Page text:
How Does the U.S. Stack Up?

How Does the U.S. Stack Up?

As a country, the United States envisions itself as a leader in anti-human trafficking on a global scale.

The 2020 Trafficking in Persons report, compiled by the U.S. State Department’s Trafficking in Persons Office, however, shines an honest light on where the United States is lacking in services, programming and policies.

The TIP report does put the U.S. in Tier 1, which is the best countries can achieve.

And while that is great, the narrative describing the U.S.’s work in combatting human trafficking offers so much to be desired.

There is much work left to do, and many policies that still actively harm survivors in this country.


The Trafficking in Persons (TIP) Report is the U.S. Government’s principle diplomatic tool to engage foreign governments on human trafficking. It represents an updated, global look at the nature and scope of trafficking in persons and the broad range of governement actions to confront and eliminate it.
What is the TIP Report?
This year is the celebration of 20 years of the United States’ State Department releasing the Trafficking in Persons Report.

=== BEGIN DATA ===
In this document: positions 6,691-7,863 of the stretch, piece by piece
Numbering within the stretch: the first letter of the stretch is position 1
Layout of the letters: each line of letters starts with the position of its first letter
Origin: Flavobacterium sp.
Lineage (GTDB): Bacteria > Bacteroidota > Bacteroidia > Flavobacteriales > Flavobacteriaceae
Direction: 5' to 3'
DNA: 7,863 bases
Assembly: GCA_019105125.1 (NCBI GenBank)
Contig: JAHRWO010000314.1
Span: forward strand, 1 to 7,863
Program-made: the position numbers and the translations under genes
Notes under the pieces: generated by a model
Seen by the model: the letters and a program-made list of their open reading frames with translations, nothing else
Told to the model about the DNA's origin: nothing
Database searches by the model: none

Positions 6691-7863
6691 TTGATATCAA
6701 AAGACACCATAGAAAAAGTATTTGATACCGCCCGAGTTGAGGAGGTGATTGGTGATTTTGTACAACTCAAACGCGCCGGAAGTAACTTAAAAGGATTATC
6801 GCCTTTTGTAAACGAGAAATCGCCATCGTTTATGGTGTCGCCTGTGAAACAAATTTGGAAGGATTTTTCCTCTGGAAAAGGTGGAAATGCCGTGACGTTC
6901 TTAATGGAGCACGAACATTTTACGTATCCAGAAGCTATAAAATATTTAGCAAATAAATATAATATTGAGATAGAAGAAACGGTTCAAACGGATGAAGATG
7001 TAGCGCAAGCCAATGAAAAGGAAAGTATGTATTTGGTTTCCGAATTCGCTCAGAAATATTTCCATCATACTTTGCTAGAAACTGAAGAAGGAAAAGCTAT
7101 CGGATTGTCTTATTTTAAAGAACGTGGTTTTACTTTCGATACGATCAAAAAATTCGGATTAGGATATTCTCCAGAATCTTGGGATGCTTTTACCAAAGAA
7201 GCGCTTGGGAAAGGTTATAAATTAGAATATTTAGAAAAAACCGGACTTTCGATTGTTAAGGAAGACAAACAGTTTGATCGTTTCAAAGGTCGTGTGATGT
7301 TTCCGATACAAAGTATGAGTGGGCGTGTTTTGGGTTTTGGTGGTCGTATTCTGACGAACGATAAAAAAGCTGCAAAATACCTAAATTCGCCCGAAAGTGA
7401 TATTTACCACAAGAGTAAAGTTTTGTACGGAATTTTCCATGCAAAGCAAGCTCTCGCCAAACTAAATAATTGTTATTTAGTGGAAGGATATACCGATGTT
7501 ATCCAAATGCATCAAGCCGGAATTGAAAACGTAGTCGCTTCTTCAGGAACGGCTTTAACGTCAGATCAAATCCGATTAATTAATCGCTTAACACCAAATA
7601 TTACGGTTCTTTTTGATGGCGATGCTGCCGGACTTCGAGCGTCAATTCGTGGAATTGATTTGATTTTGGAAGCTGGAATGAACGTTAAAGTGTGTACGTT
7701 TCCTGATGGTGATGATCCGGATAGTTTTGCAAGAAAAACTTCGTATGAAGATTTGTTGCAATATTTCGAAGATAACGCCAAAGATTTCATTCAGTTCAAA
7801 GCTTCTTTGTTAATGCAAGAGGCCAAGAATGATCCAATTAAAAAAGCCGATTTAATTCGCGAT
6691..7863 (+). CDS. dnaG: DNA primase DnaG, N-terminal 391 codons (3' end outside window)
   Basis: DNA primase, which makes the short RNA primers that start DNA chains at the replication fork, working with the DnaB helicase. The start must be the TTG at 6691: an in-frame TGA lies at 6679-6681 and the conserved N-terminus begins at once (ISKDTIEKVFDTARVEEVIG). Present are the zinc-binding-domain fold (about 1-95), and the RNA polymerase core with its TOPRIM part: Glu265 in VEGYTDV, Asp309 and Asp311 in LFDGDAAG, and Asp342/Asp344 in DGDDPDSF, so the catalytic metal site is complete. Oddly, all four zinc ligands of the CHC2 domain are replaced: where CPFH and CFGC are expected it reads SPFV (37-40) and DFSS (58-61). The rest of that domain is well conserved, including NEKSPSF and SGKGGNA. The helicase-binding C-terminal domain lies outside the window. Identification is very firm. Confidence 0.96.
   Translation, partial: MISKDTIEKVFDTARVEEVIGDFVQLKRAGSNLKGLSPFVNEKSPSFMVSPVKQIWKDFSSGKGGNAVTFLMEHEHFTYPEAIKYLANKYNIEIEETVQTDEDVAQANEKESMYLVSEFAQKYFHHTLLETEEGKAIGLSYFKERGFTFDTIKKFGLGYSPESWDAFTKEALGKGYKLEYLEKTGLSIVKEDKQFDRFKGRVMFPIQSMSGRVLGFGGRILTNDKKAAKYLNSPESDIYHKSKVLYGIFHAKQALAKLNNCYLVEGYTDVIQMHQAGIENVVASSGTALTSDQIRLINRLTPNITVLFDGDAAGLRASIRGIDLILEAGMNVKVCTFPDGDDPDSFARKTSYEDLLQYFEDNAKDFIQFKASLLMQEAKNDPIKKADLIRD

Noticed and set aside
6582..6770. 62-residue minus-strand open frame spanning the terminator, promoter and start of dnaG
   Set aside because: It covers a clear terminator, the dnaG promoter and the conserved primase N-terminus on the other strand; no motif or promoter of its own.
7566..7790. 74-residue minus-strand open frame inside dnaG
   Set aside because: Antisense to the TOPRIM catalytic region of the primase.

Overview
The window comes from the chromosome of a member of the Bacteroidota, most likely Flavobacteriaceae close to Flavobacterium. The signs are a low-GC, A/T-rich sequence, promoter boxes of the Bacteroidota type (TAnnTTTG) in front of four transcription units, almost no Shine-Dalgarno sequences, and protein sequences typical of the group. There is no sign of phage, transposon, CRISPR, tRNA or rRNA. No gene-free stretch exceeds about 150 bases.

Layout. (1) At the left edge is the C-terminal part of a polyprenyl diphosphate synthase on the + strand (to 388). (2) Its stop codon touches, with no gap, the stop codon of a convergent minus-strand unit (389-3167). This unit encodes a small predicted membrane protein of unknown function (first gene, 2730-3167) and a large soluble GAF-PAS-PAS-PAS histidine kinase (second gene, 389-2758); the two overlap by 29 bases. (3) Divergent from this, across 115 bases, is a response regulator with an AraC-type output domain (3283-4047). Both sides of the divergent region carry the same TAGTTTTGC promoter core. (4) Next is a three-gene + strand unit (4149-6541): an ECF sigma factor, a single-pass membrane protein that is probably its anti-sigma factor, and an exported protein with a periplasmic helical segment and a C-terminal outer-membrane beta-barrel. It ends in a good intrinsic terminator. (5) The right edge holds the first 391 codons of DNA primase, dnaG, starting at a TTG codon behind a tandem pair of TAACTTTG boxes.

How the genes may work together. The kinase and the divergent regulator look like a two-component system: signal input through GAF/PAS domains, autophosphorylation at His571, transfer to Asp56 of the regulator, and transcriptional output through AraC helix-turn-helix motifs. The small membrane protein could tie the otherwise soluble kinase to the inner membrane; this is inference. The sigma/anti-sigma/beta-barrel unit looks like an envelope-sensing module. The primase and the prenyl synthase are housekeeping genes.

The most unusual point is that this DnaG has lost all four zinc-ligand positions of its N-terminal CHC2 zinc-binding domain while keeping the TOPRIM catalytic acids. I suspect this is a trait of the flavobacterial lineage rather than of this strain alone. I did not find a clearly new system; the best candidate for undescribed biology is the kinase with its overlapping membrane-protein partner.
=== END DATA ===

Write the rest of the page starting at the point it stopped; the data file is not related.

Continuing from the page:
According to the U.S. State Department, the TIP report is “the U.S. Government’s principal diplomatic tool to engage foreign governments on human trafficking. It is also the world’s most comprehensive resource of governmental anti-trafficking efforts and reflects the U.S. Government’s commitment to global leadership on this key human rights and law enforcement issue.”

The report offers profiles about the level of human trafficking happening in the countries around the world and how the government addresses it — or doesn’t address it — as well as recommendations for change.

As it turns out, the United States didn’t hold itself to the standard it held the rest of the world’s countries until 2010, when for the first time, the United States included itself in the TIP Report.

Ever since the Obama administration and the decision of the Secretary of State Hillary Clinton at that time, the United States has been included in the TIP Report. While the TIP Report celebrates 20 years of existing, the U.S. can only laud 10 years of being included included in it.

US Meets Minimum Standards: Tier 1

U.S. is Tier 1 … but what does that mean?